Whether Davis retains its current model of 12 firefighters per shift, or reduces that force to 11, should be part of the budget talks slated for this spring, the Davis City Council concluded late Tuesday night.
Council members said that is the appropriate time to decide whether staffing its fire engines with three firefighters instead of four — saving an estimated $360,000 per year but possibly affecting service levels at some fire scenes — is the direction they want to go.
After a three-hour round-table discussion, the council unanimously set a June 30 deadline to vote on the staffing issue, with a mandatory check-in at its May 14 meeting. A proposed budget is scheduled to be introduced on April 9.
“It gives more time for everyone to be educated and look at all the aspects of how we’re going to provide service to the community,” Bobby Weist, president of Davis Firefighters Local 3494, said of the delay. “We’re not opposed to changing the way we do things; however, the model that we’ve been using has been providing good service.”
Davis has operated with four-person crews since 1999, when the Occupational Safety and Health Administration implemented its “two-in, two-out” mandate that says for every two firefighters who enter a burning structure, two others must be outside and prepared to assist, except for situations requiring a rescue.
The proposed change to three-person engine companies stems from an audit completed last fall by then-Interim Fire Chief Scott Kenley, who suggested the cash-strapped city could annually save $360,000 by removing one firefighter per shift from each of the city’s three fire stations and adding a two-person rescue unit downtown that could respond separately to emergencies as needed.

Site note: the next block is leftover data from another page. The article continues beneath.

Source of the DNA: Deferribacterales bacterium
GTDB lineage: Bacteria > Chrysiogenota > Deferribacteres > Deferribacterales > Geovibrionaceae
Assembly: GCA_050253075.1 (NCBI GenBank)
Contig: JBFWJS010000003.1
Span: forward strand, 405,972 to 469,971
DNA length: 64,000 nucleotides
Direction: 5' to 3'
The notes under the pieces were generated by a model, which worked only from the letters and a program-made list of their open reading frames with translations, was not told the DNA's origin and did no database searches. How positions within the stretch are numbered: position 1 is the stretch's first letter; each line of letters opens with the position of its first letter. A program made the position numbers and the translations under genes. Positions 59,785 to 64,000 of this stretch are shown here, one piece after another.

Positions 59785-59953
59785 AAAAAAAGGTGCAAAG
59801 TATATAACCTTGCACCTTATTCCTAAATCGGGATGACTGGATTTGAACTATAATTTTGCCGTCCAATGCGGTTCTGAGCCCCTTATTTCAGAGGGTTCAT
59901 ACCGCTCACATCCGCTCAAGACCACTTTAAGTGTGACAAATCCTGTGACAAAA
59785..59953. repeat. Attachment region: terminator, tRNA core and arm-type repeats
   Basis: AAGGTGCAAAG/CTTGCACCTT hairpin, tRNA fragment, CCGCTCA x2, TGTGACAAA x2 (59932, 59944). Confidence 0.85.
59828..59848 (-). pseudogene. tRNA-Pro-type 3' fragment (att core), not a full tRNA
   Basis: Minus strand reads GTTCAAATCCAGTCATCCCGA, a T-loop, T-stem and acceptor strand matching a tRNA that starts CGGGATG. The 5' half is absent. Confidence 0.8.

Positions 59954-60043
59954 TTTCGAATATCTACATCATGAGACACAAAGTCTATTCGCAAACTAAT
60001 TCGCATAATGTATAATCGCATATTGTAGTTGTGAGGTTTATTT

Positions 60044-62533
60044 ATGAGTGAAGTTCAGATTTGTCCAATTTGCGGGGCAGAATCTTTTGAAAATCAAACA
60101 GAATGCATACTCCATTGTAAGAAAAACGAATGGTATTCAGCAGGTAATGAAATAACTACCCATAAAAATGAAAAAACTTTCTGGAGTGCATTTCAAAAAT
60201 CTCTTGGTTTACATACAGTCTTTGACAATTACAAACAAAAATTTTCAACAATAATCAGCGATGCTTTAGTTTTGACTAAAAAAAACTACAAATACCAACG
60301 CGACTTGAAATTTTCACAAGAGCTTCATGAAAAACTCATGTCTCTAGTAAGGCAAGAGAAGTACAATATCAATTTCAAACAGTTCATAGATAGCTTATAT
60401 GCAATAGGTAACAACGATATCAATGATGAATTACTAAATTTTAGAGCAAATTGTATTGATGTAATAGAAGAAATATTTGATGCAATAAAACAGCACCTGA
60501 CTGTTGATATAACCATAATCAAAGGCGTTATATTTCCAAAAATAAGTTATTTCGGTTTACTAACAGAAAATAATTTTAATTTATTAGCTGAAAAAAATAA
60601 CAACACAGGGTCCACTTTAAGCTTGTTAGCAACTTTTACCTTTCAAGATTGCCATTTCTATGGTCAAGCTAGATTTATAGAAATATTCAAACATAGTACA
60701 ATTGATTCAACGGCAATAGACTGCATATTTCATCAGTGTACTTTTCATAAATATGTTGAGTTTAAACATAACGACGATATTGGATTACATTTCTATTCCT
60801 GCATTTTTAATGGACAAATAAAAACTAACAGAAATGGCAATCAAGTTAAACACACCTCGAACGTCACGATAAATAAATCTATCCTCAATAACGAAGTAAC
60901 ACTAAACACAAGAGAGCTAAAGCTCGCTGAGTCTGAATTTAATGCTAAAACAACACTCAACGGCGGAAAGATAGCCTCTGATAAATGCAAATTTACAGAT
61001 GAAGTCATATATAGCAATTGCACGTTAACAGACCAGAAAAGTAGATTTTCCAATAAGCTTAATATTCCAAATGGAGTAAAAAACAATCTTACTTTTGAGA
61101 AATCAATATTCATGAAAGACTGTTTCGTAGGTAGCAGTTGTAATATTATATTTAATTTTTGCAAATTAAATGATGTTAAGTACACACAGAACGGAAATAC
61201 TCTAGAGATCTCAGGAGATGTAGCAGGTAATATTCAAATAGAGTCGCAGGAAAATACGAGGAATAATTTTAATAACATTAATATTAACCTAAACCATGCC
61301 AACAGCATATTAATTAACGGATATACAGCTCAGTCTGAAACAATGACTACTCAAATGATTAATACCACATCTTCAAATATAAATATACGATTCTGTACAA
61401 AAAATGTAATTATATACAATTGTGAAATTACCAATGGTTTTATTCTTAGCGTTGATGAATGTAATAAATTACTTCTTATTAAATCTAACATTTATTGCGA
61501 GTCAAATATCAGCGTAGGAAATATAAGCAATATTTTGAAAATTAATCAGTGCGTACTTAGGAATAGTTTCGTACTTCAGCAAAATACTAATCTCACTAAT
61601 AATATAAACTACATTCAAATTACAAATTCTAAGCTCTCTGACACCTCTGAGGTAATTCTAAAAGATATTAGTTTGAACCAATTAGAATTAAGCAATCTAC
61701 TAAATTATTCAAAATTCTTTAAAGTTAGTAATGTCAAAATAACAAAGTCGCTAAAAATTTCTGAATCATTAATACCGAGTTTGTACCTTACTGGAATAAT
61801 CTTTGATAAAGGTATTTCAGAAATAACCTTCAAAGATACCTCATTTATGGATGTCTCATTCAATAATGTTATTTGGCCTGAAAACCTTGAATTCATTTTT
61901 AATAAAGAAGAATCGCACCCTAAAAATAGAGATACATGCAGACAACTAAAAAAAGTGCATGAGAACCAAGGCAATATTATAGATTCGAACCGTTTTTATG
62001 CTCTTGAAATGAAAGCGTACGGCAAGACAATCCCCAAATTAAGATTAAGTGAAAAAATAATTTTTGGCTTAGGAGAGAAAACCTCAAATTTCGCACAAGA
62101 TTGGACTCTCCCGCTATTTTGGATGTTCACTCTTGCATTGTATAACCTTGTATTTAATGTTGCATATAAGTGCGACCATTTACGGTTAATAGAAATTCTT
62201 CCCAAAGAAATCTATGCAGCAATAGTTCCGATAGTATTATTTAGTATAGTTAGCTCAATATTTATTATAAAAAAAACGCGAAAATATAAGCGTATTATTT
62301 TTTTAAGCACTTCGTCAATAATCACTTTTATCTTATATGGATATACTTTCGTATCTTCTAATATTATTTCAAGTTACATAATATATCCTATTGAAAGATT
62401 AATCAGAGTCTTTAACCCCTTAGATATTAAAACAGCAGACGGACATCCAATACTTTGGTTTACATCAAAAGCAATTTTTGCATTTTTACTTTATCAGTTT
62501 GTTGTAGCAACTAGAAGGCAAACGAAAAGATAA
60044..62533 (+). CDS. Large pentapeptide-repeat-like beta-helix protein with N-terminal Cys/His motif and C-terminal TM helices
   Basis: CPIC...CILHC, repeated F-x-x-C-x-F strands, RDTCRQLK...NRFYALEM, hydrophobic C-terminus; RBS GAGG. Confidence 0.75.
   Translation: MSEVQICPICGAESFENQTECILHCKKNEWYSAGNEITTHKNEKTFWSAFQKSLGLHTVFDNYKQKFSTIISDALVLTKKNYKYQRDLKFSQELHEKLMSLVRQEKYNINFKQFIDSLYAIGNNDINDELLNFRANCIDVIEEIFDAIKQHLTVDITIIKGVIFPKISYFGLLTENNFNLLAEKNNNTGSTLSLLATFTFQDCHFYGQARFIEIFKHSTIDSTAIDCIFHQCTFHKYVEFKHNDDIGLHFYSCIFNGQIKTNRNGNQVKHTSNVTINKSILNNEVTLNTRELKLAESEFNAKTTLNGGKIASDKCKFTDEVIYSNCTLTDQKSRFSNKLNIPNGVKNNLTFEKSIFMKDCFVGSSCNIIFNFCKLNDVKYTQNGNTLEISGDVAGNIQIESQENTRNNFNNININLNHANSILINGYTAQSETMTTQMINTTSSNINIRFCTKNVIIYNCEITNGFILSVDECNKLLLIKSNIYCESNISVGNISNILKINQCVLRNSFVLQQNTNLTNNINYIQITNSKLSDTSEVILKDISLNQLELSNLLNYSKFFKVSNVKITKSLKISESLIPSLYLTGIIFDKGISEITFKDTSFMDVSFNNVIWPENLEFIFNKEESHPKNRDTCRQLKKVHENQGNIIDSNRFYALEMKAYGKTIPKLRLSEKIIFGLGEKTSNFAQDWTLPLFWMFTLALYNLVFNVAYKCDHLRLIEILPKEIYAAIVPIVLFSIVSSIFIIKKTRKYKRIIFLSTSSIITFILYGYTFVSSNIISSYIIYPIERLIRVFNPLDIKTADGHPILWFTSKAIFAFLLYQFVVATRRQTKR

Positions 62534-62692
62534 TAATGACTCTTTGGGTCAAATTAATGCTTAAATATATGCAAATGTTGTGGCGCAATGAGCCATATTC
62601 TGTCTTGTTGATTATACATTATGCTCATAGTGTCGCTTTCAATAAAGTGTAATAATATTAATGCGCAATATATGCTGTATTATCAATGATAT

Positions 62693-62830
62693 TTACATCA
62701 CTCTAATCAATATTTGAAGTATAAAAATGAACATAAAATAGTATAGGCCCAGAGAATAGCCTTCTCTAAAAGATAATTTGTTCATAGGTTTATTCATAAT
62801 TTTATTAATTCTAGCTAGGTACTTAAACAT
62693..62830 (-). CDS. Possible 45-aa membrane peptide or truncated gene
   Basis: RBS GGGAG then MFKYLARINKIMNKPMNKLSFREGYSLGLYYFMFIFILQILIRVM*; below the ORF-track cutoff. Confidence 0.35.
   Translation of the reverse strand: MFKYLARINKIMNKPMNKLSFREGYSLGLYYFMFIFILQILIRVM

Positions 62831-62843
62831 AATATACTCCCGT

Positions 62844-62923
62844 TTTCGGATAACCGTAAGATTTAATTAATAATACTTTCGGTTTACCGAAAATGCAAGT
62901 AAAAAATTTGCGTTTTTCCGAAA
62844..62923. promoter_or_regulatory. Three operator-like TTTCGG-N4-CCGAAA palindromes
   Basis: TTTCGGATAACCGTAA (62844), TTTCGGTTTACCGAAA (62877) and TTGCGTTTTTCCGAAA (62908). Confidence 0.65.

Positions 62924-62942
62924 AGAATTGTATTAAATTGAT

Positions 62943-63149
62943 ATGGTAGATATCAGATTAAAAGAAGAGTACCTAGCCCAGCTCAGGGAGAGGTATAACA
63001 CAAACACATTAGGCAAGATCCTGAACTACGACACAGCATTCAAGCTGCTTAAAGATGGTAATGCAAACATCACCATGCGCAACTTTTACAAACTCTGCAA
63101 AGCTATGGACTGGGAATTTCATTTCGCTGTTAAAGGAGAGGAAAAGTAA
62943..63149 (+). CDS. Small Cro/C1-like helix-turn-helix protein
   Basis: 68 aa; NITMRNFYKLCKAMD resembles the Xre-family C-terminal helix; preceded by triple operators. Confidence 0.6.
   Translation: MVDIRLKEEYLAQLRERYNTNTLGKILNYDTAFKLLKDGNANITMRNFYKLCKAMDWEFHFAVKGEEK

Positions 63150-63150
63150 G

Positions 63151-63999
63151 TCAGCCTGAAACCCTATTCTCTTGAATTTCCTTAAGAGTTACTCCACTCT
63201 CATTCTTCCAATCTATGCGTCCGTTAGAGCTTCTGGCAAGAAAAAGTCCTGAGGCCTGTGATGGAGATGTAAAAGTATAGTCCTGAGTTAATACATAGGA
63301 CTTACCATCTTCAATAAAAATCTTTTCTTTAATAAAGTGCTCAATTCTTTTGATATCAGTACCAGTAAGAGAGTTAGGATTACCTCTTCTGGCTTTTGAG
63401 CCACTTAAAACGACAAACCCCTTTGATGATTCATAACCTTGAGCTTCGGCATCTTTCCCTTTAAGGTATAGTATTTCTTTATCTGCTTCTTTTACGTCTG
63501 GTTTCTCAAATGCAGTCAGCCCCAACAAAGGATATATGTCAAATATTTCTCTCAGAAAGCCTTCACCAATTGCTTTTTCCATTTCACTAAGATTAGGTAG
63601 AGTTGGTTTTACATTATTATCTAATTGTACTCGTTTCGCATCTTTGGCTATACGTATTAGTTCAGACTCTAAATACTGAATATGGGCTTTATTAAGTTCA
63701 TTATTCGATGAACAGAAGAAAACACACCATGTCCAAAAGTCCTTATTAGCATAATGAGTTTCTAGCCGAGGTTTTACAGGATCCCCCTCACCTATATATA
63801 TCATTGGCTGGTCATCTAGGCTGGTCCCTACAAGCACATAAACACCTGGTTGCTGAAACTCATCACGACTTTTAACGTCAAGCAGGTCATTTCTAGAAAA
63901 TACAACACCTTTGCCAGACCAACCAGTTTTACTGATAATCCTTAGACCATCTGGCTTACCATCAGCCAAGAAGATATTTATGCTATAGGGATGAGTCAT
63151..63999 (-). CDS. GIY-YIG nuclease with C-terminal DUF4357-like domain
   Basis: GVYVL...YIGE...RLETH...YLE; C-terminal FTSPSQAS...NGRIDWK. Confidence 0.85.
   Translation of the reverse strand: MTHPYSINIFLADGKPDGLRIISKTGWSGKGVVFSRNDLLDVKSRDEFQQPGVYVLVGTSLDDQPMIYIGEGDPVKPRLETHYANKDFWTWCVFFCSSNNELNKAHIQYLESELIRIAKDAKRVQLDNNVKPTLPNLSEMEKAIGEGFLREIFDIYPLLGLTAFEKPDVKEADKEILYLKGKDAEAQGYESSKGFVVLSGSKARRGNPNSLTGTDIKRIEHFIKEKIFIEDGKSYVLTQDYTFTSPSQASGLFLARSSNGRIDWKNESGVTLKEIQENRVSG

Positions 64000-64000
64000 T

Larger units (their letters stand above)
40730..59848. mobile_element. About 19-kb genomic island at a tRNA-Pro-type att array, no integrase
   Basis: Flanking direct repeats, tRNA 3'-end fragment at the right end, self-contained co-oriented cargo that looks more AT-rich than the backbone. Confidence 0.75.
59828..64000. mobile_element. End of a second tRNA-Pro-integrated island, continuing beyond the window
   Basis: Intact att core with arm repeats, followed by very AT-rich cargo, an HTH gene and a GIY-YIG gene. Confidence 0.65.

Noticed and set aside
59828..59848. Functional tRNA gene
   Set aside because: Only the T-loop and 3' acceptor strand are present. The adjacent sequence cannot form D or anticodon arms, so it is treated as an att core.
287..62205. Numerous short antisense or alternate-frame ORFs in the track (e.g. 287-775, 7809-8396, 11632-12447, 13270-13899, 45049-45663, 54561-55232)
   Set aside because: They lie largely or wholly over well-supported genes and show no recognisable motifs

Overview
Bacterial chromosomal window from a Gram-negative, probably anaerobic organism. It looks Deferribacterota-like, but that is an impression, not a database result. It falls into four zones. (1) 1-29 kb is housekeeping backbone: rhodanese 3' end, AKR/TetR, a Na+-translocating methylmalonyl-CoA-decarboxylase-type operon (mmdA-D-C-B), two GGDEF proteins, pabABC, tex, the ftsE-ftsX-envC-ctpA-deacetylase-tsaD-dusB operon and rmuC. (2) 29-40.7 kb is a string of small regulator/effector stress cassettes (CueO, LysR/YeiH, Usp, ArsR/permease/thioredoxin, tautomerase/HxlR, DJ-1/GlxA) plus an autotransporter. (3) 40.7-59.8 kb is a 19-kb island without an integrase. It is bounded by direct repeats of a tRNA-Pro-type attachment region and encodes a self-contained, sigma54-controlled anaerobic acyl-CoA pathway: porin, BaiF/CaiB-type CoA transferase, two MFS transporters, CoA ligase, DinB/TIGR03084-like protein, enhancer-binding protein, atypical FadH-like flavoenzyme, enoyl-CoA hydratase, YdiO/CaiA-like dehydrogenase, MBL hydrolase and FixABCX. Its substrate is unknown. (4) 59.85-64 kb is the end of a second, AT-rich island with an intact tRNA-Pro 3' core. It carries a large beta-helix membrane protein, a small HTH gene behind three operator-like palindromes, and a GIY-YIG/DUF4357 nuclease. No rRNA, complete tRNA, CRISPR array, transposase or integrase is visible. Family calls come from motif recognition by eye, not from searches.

Coupled with the council’s January approval of a proposed boundary drop between the city and UC Davis fire departments, the staffing change would increase the level of service to the community by providing more resources to respond to calls, Kenley said.
Davis firefighters have cautioned against Kenley’s staffing proposal, saying it increases the risk of property damage when a crew must wait for backup to arrive before attacking a fire (Kenley acknowledged this but said it would be rare). Firefighter safety also would be compromised, they contend.
“What are you going to do with $350,000 that’s more important than a life?” Davis fire Capt. Joe Tenney asked.
Council members appeared split on the issue. Some said they were swayed by the benefits of four-person crews, while others said shaking up the status quo is necessary in an era where the city is faced with public swimming pool closures and a $20 million street-maintenance backlog.
“When you’re spending $9 1/2 million a year on your Fire Department, it’s worth taking a look at,” Mayor Joe Krovoza said. Whether for the staffing change or against, “you have to be thinking about the entire city of Davis, the entire spectrum of services that we offer.”
Councilman Lucas Frerichs, who along with Councilwoman Rochelle Swanson sits on the committee that’s implementing the city-UCD boundary drop, said he’d prefer to see that matter progress before tinkering with staffing numbers.
“I don’t see why we would bite off all this at once,” Frerichs said.
Several council members also noted that pushing ahead on the staffing issue could complicate the ongoing contract negotiations between the city and firefighters’ union, hinting that those talks possibly could result in another source of budget savings.
But whether salary concessions is something the union is considering, Weist wouldn’t say.
“We’ll see where the negotiations go,” he said. “I don’t know what the outcome will be, but I’m sure we’ll come to some type of agreement.”
— Reach Lauren Keene at firstname.lastname@example.org or 530-747-8048. Follow her on Twitter at @laurenkeene